Water is becoming a precious and increasingly scarce commodity for lakeside area residents as the spring dry season takes holds.
Alfredo Arana Hernández, general director of Chapala’s Simapa water and sewage utility, reveals that the agency is facing diverse challenges to keep the community’s water supply flowing during the period of the year when water tables tend to drop dramatically. He points out that the situation is aggravated by greater demand from a growing populace.
Last month Simapa installed extra lengths of pipe to draw water from the Cascada and Lourdes wells that supply households in the heavily populated sectors of Chapala.
Water scarcity has also recently hit San Antonio Tlayacapan and residential areas on the western outskirts of Ajijic, as well as many parts of neighboring Jocotepec.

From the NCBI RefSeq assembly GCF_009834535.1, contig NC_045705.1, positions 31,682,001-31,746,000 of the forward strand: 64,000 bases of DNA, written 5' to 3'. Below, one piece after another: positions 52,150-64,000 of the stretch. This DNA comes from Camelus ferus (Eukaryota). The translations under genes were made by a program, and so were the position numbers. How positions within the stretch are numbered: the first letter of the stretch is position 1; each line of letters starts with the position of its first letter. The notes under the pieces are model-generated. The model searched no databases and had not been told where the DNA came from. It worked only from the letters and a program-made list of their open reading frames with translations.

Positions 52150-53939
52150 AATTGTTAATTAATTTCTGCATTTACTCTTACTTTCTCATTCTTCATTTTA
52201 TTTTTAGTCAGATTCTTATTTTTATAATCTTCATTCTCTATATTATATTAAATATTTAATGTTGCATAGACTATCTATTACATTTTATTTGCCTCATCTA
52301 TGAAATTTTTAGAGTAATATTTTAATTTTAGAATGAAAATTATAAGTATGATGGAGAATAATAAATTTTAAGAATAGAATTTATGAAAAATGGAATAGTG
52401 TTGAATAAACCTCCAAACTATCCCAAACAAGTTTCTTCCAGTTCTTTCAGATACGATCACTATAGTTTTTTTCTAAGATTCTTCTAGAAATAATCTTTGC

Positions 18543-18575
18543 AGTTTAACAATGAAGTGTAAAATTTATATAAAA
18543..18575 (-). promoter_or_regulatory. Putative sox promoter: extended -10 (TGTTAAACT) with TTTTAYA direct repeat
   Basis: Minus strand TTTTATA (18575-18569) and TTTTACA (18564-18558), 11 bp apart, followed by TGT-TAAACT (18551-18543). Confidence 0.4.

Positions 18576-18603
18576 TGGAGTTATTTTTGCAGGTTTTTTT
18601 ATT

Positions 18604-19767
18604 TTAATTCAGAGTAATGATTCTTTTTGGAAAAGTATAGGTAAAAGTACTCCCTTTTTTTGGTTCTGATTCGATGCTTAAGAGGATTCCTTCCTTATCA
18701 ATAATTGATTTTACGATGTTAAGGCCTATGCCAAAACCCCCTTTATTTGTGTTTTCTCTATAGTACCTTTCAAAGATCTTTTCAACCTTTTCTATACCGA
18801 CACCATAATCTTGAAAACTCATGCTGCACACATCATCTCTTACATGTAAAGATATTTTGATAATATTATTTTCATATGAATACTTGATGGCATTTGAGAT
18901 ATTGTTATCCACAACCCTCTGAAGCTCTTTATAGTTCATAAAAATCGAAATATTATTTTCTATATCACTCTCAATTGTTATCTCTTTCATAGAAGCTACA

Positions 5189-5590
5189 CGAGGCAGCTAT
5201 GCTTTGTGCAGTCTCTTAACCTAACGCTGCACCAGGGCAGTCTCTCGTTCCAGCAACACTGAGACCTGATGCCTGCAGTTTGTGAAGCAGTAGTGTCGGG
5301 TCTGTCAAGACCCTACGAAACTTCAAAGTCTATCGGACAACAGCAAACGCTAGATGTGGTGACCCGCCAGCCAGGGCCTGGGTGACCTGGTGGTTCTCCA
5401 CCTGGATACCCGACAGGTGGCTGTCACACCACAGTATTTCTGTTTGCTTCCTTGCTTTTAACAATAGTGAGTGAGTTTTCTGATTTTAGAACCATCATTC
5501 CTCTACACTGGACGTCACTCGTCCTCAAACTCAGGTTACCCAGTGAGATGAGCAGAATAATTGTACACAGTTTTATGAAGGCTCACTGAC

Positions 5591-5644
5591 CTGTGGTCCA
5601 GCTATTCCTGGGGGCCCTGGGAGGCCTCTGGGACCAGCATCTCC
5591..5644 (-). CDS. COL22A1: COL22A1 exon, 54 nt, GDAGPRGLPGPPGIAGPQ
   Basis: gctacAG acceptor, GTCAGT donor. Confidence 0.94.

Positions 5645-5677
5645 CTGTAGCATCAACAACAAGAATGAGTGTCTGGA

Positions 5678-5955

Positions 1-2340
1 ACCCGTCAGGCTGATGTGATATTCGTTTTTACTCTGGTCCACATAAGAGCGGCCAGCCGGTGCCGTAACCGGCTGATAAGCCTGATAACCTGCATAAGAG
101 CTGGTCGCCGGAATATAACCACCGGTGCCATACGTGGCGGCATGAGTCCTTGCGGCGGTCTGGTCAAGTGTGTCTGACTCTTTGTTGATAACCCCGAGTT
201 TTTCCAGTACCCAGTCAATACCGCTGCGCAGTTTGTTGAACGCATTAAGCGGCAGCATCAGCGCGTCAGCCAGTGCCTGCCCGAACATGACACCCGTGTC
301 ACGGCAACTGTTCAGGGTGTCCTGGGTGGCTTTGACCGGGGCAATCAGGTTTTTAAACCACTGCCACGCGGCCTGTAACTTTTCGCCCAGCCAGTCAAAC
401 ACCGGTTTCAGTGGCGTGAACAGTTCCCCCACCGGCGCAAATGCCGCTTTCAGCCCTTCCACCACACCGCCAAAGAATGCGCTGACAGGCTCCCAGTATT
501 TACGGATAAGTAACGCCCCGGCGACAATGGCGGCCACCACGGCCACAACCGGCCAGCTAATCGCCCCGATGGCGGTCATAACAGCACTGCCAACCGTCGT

The days and hours of service in many neighborhoods are subject to cutbacks for the duration of the dry season, Arana reports. He recommends that inhabitants observe conservation measures such as repairing leaky plumbing, restricting garden sprinkling hours, and refraining from wasteful practices of hosing down streets, sidewalks and patios.
Arana says that studies are being carried out for future plans to dig new wells in San Antonio and Santa Cruz de la Soledad. He also acknowledges that the construction of new housing developments will significantly increase demand on Simapa’s water supply and sewage systems.